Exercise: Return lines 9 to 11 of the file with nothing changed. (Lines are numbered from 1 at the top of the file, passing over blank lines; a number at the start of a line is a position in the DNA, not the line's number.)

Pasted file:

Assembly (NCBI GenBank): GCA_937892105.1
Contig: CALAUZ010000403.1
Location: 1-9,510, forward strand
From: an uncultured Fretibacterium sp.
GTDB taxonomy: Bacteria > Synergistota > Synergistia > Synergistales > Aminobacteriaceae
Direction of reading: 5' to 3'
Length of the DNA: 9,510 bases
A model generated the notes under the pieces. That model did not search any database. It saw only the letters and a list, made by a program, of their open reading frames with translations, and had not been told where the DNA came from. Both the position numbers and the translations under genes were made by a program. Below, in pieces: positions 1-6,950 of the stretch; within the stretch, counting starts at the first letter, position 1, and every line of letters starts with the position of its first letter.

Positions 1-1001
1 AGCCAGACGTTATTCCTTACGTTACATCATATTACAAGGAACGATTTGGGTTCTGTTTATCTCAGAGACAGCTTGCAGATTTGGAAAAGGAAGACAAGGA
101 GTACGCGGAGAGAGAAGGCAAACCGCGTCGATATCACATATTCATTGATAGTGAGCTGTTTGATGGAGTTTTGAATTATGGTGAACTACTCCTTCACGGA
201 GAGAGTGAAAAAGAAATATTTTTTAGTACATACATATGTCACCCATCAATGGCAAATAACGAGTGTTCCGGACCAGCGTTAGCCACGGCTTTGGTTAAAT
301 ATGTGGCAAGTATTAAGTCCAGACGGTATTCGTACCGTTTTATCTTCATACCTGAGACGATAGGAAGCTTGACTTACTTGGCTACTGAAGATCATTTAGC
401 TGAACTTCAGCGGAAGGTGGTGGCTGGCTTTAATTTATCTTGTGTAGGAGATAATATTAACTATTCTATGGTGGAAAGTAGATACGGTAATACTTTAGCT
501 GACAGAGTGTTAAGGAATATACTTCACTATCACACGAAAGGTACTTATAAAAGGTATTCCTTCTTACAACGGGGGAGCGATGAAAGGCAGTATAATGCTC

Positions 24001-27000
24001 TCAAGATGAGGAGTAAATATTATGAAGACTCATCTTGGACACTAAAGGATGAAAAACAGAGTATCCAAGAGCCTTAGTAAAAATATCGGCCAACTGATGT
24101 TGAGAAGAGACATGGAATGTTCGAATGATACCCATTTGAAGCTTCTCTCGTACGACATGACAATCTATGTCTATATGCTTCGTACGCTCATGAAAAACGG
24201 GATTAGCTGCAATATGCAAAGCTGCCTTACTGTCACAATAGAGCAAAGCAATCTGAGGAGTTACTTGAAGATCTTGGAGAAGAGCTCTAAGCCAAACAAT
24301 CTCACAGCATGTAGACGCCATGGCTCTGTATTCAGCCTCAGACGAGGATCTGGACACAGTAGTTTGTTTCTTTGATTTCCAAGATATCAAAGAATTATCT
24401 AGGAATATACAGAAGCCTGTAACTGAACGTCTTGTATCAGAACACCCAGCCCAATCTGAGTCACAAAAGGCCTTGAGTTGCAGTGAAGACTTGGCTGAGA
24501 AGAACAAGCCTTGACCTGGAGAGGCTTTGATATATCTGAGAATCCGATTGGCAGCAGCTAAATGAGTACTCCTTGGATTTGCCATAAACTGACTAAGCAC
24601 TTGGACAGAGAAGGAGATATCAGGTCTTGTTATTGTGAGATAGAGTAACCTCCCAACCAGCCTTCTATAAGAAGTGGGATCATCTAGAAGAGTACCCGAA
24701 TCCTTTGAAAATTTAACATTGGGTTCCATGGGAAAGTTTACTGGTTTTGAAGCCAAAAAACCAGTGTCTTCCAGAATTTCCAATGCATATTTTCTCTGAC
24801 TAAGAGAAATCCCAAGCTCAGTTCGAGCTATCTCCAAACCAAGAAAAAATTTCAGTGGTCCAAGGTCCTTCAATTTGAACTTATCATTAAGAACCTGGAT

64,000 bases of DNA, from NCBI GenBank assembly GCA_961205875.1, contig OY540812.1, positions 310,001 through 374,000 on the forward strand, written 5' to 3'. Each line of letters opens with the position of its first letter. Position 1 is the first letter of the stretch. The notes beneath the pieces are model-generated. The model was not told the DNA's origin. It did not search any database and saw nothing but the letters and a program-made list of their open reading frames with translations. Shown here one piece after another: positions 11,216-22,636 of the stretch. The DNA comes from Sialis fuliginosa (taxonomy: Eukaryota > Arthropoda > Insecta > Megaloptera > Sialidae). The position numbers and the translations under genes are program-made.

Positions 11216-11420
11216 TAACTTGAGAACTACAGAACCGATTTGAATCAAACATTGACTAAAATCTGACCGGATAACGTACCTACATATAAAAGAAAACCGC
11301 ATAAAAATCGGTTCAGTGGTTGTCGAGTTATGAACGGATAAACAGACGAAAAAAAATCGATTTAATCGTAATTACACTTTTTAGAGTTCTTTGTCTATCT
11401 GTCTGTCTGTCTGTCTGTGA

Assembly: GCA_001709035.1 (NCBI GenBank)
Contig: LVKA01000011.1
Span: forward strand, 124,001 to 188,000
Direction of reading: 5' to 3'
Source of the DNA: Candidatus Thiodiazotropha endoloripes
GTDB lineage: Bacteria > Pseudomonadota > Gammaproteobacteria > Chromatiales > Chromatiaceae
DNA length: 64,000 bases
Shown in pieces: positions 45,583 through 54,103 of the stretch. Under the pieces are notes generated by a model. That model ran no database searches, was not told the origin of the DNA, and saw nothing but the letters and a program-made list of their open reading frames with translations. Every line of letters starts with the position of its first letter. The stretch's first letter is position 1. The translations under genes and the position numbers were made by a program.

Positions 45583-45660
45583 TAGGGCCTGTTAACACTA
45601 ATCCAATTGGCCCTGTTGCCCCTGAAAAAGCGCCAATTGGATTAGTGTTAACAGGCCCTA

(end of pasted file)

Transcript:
Positions 1-1001
1 AGCCAGACGTTATTCCTTACGTTACATCATATTACAAGGAACGATTTGGGTTCTGTTTATCTCAGAGACAGCTTGCAGATTTGGAAAAGGAAGACAAGGA
101 GTACGCGGAGAGAGAAGGCAAACCGCGTCGATATCACATATTCATTGATAGTGAGCTGTTTGATGGAGTTTTGAATTATGGTGAACTACTCCTTCACGGA